- Facebook is updating its video-ranking system to give higher priority to original content that delivers on viewer intent, repeat viewership and longer watch times, strengthening the influence of previously established principles, per an announcement.
- Facebook said videos should hold viewer attention for at least 60 seconds, and its ranking will prioritize videos that are at least three minutes long. In addition, the company will more strongly limit videos from "content mills" that post clickbait or urge creators to participate in sharing schemes that drive viewership. Facebook also published an updated guide of best practices for video creators and publishers.
- Facebook's changes will affect video distribution throughout its social network, including user News Feeds, Facebook Watch and video recommendations. The company will roll out the updates to its video-ranking system over the next few months.
Facebook's changes to its video-ranking system are aimed at making the social network more appealing to advertisers, especially national brands with big media budgets traditionally used for broadcast TV. By emphasizing loyalty and viewing time, the social network seeks to improve the quality of videos that creators share on the social network and enhance the user experience. The updated ranking system and Facebook's revenue-sharing with creators likely will urge them to develop high-quality content that engages users and delivers audiences to sponsors.
The new video-ranking system may help Facebook reach its goal of overtaking Google's YouTube as the top video-sharing platform worldwide, but the social network also faces growing competition from traditional media companies and tech giants that are expanding their streaming services. Disney, AT&T's Warner Media and NBCUniversal all have big plans for streaming platforms, and Apple will roll out its Apple TV Plus streaming service this fall. The demand for high-quality programming is growing, as Apple demonstrated in announcing content deals with Hollywood A-listers like Steven Spielberg, Oprah Winfrey and Reese Witherspoon. Meanwhile, video streaming heavyweight Netflix is forecast to spend $15 billion this year on programming.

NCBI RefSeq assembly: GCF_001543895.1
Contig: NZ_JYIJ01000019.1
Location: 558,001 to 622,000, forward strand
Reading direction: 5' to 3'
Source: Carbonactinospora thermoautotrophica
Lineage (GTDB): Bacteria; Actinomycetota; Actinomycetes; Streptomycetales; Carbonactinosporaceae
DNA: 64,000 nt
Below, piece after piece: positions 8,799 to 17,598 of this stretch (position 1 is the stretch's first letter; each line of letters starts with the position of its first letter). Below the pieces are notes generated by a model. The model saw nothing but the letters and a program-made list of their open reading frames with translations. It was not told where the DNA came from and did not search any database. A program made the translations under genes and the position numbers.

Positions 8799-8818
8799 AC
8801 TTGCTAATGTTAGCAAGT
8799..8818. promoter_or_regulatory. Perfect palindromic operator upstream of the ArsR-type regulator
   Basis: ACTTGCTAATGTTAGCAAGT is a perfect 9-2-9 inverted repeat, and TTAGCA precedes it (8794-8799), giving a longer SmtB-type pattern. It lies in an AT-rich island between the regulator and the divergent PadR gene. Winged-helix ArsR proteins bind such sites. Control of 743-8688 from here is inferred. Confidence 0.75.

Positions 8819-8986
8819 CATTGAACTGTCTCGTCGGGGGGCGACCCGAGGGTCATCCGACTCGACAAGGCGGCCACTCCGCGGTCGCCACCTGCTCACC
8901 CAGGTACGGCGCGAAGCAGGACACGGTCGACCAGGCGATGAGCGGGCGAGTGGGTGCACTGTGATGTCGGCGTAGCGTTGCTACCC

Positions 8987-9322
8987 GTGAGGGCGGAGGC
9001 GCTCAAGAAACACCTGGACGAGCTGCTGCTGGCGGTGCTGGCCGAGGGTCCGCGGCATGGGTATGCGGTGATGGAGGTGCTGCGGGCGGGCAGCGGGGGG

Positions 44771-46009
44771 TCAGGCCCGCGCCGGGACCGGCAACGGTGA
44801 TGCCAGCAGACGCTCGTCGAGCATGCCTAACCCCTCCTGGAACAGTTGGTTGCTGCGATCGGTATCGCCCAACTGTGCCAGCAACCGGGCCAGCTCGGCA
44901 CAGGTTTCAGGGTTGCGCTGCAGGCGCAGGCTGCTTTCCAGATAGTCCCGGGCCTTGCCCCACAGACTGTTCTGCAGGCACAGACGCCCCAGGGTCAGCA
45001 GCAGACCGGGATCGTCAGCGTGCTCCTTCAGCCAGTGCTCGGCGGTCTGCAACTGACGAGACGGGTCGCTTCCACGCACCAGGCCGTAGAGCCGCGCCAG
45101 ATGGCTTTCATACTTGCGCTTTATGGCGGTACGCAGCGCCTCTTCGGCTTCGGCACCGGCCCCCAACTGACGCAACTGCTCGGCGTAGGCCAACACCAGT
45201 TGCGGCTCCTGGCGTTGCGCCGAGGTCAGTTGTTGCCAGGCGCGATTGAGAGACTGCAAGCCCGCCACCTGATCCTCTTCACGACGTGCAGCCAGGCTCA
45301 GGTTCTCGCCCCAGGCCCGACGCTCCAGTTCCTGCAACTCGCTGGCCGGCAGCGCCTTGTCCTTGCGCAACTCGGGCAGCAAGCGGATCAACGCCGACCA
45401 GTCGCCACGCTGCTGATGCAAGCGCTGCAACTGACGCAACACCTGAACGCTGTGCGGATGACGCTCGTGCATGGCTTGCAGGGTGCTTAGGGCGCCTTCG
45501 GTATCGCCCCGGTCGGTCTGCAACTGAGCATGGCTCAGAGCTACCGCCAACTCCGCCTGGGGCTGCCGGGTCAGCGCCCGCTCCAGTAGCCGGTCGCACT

Facebook founder and CEO Mark Zuckerberg for years has touted the social network's shift toward video, including the rollout of Facebook Live for live streaming and Facebook Watch for on-demand videos. "We’re entering this new golden age of video," he told BuzzFeed News in 2016. "I wouldn’t be surprised if you fast-forward five years and most of the content that people see on Facebook and are sharing on a day-to-day basis is video."
The company last year said more than 400 million people monthly and 75 million people daily spent at least one minute on Facebook Watch, but the platform still lags behind News Feed as the way that most people interact with Facebook. The company earlier this year began asking content creators like producers, publishers and influencers with big followings on Instagram and other social platforms to offer up ideas for shows, reportedly offering $200,000 per eight-episode series. For advertisers, Facebook introduced ad-buying procedures for its premium video content to make its platform more like traditional broadcast TV.